Nike Golf president Cindy Davis presented the latest swoosh festooned star to the world in what we would later discover — courtesy of a still ongoing legal battle — was a €14.7m a year deal.
The $1 billion figure was bandied about in the media was an estimate of what he could earn from the sport through endorsement contracts if he remains healthy and scandal-free for the next 40 years. But McIlroy, then world No 1 and a two-time Major champion, dismissed the vulgar question of money with gusto, which was somewhat ironic, given the legal battle that has ensued with his former agents.
“I don’t play golf for money, I’m well past that,” he said. “I am a Major champion and world No 1, which I have always dreamed of being, and I want to keep on living the dream. If I haven’t won another Major by the end of this year, I am going to be very disappointed.”
Not only did he end 2013 major-less, he also ended it as the sole client of Rory McIlroy Inc.
It was a 2013 season to forget but yesterday, 552 days into an 18-month period fraught with more drama, changes, legal battles, a broken romance, fallings out, birdies, bogeys and ultimately, brilliance, the golden boy is back on top again.
Never a man to fear making tough decisions, McIlroy knows what he wants and goes after it with the same decisiveness that he goes after a tee shot with that crimson Nike driver of his.
We learned as much when he jettisoned ISM Chubby Chandler four months after winning his first Major by eight shots because he “felt like the path I was going down wasn’t the path I wanted to go down”.
Chandler held no grudges and said: “We had four-and-a-half years of helping to nurture an unbelievable talent. And, with our without ISM, Rory will become a great player. He will go on to win 10 Majors, maybe more.”
Few would argue with that prediction today. Nor would they have argued in August 2012 when he won the US PGA and his second major by eight shots with Horizon’s Conor Ridge by his side.
A year later he was managed by his own company, Rory McIlroy Inc, and slowly emerging from a slump that saw him walk out of the Honda Classic after just 26 holes in March, citing a toothache but later admitting that off course problems had also played their part.
By May, Horizon were history in a row that is intrinsically over money and control. A judge will decide in January who was right but whatever the outcome, McIlroy is off and running under his own terms.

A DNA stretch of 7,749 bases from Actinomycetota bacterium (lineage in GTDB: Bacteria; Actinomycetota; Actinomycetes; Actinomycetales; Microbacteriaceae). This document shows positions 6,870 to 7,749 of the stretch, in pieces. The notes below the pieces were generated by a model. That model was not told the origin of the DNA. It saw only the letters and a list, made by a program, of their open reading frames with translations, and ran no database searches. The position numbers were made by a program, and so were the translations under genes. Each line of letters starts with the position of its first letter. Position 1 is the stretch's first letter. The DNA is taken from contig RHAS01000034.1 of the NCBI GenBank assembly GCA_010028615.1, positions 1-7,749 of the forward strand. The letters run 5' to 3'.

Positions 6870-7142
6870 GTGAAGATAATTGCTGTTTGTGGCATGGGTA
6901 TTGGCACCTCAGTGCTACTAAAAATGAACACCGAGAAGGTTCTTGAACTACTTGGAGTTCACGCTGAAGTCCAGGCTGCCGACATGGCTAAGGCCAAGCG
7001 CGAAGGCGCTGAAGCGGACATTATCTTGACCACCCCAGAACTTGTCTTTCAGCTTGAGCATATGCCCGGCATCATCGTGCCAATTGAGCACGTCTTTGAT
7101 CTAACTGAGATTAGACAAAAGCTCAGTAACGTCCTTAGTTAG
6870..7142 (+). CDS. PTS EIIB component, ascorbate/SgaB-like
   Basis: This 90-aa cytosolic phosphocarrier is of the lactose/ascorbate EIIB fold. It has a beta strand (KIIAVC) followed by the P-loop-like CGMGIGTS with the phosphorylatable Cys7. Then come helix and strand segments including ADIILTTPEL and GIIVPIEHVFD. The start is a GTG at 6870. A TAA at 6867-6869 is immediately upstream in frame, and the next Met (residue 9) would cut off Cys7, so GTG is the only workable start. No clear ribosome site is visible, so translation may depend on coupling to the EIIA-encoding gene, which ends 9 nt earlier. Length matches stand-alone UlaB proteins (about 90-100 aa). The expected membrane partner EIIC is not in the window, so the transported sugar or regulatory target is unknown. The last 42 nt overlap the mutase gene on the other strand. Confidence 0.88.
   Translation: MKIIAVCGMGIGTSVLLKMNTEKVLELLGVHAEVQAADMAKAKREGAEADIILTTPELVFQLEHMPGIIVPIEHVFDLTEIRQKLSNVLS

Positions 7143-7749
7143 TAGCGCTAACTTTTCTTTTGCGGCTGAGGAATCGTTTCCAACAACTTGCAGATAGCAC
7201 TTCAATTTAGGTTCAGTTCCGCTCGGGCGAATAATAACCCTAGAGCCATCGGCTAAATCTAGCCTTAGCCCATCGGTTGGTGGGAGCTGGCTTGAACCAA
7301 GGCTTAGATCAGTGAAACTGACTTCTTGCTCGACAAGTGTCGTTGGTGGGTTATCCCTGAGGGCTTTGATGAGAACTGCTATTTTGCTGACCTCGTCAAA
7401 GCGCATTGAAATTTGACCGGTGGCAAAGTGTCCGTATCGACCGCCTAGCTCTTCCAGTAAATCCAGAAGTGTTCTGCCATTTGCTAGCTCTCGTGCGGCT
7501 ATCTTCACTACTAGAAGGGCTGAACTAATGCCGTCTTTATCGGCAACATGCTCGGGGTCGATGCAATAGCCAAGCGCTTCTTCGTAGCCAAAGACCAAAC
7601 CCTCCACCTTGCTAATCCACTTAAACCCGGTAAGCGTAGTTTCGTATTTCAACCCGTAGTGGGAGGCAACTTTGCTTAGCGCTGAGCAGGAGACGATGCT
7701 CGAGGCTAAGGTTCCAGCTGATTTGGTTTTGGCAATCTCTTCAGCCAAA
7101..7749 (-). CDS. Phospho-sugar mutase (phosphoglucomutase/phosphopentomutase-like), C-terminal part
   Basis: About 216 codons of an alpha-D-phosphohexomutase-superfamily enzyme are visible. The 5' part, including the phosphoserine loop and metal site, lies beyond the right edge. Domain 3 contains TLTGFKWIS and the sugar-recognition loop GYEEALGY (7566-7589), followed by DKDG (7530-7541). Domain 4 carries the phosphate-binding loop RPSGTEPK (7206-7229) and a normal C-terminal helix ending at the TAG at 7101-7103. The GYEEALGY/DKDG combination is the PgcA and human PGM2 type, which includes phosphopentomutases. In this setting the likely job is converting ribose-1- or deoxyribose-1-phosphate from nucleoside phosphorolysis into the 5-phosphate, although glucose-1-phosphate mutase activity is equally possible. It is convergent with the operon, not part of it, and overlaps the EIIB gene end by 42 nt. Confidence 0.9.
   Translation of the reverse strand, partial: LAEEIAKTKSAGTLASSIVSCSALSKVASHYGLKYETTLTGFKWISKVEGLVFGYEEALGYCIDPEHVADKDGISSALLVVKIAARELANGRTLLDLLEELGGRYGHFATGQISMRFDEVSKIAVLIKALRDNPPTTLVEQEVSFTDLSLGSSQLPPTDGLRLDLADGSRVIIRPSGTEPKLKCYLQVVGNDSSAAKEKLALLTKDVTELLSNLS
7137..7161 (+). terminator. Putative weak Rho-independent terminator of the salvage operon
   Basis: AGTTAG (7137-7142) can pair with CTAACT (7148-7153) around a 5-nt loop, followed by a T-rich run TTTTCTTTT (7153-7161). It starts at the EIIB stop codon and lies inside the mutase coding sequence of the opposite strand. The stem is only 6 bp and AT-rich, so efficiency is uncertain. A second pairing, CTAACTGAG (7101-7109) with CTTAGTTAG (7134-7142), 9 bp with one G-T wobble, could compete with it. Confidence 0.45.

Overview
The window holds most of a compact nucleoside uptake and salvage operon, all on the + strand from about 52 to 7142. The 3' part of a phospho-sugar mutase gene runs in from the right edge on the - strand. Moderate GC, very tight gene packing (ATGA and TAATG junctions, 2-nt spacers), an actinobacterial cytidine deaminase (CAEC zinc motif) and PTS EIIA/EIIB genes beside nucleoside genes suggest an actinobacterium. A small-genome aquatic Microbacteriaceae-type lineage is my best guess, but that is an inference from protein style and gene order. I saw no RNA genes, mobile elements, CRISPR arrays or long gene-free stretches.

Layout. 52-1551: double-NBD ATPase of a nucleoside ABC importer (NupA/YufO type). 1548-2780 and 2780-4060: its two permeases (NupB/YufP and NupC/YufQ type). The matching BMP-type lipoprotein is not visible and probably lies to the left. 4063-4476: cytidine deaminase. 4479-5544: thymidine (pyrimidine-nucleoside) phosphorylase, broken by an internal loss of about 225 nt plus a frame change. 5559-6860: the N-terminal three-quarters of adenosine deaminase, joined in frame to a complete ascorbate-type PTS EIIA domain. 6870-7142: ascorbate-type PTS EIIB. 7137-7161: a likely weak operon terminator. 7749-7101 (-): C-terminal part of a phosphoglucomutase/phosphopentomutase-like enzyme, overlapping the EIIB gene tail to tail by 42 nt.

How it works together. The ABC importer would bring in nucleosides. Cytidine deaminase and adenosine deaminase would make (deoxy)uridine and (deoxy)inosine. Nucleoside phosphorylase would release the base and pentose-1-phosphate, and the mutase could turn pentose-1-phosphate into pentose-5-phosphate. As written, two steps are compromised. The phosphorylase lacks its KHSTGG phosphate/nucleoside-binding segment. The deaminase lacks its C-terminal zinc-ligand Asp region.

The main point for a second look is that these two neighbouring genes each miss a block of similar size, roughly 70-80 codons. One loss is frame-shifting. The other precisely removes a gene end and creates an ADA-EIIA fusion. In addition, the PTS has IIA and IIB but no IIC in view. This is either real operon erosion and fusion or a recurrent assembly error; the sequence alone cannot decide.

Still, it’s been a fraught 18-month period for the young man from Down who could still prove the greatest player of all time.
His struggles of 2013 were a combination of technical problems adjusting to his new equipment, lack of focus on his game and practice and, a relationship with Wozniacki that ended 10 weeks ago when he broke off their engagement shortly after the wedding invites were posted.
“The problem is mine,” he said in a statement. “The wedding invitations issued at the weekend made me realise that I wasn’t ready for all that marriage entails.”
Who wouldn’t have feared his recovery from his troubles of 2013 would have been prolonged? Yet 2014 began with a Top 10 finish in the US PGA at Oak Hill and sparked into life as he beat Adam Scott with a birdie at the 18th to win the Australian Open.
“It’s been a learning year,” he said at the end of the season. “It’s been a very transitional year, a lot of stuff going on, new equipment, a few things off course that haven’t really helped either. But for the most part, I’m just really happy my game is back where I want it to be.”
It’s taken time for him to find his stride this season but having broken up with Wozniacki in May, he appears to have been ticking off a to-do list. Days after the break up he won the BMW PGA at Wentworth then headed to Fota Island, where he revealed his decision to commit his Olympic future to Ireland.
At Hoylake, it was all about his golf again, just as it was in 2007 as he burst on the scene finishing third in his second pro event, at St Andrews. The picture will be complete next April if he completes a career Grand Slam at Augusta. But that’s 265 days away. A long time in the life of Rory McIlroy.